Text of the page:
You may be struggling financially and overwhelmed by harassing communications from your creditors. You know that filing for Chapter 7 bankruptcy could help you, but you heard it’s harder to qualify since the U.S. Bankruptcy code was changed.

First, you should know that just isn’t true. Of the many myths about bankruptcy, this one often prevents people from seeking this form of debt relief. You may still qualify for Chapter 7, but the reforms require more paperwork and that you complete the means test.

What is the means test?

The means test determines whether your income and debts qualify you for filing for Chapter 7. It functions as a sort of filter. If your income falls below a certain level, you qualify. If your income falls above the median level for Ohio, you may still qualify if your expenses do not leave you with sufficient money to pay your debts. If you meet the qualifications of the means test, you may file for Chapter 7 — maybe.

Other factors regarding your ability to file for Chapter 7

Even if you pass the means tests, other factors could preclude you from filing for a Chapter 7 bankruptcy. Those factors include the following:

  • You failed to complete the required credit counseling
  • You attempted to defraud the bankruptcy court or your creditors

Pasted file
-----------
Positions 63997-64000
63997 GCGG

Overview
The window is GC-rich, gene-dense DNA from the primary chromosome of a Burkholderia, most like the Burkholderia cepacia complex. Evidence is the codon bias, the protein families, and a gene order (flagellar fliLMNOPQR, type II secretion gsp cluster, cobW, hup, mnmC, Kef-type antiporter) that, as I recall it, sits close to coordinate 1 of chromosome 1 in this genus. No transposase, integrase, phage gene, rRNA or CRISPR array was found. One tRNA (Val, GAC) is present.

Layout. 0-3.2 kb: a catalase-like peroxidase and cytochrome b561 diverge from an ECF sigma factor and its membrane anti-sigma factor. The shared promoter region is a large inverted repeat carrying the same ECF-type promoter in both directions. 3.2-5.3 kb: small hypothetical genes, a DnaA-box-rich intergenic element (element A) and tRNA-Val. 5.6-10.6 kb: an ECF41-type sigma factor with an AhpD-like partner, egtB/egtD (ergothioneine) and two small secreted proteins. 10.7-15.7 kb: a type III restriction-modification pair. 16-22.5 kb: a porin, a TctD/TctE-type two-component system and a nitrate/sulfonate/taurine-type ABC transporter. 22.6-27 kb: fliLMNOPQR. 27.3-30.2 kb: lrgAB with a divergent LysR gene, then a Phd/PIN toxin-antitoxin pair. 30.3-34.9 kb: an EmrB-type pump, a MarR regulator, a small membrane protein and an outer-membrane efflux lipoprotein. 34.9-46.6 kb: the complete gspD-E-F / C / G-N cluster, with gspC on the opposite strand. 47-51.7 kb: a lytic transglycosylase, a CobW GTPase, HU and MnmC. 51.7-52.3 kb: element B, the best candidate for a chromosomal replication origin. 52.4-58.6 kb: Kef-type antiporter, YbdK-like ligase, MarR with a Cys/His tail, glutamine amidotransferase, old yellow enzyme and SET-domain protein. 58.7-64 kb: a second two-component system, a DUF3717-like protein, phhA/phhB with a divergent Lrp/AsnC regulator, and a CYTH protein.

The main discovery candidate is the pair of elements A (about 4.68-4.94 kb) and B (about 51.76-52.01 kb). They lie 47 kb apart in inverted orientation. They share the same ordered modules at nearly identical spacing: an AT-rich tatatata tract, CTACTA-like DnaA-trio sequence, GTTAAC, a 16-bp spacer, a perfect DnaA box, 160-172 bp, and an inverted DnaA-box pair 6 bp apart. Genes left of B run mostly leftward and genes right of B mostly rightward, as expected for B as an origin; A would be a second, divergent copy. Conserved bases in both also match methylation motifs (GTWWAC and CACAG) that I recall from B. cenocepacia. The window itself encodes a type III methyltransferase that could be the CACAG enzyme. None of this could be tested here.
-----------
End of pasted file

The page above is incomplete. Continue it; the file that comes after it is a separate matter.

• You received a discharge under Chapter 13 in the last six years
  • You received a discharge under Chapter 7 in the last eight years

If none of these circumstances applies to you, you may file under Chapter 7.

Now what happens?

Once you know that you qualify for Chapter 7 bankruptcy, you must fill out the appropriate paperwork, participate in credit counseling and attend a meeting of creditors. Your creditors may attend this meeting, but in most cases, that doesn’t happen. After the trustee has reviewed all of the paperwork you provided, you attended the meeting of creditors and met all of the other requirements of the court and the U.S. bankruptcy code, a decision will be made regarding whether you receive a discharge.

This may sound simple enough, but the paperwork alone can present you with challenges even under the best of circumstances. In addition, you may miss a crucial step or deadline and lose your opportunity to receive a discharge. In order to increase your chances of receiving a fresh financial start, you may want to consult with a bankruptcy attorney.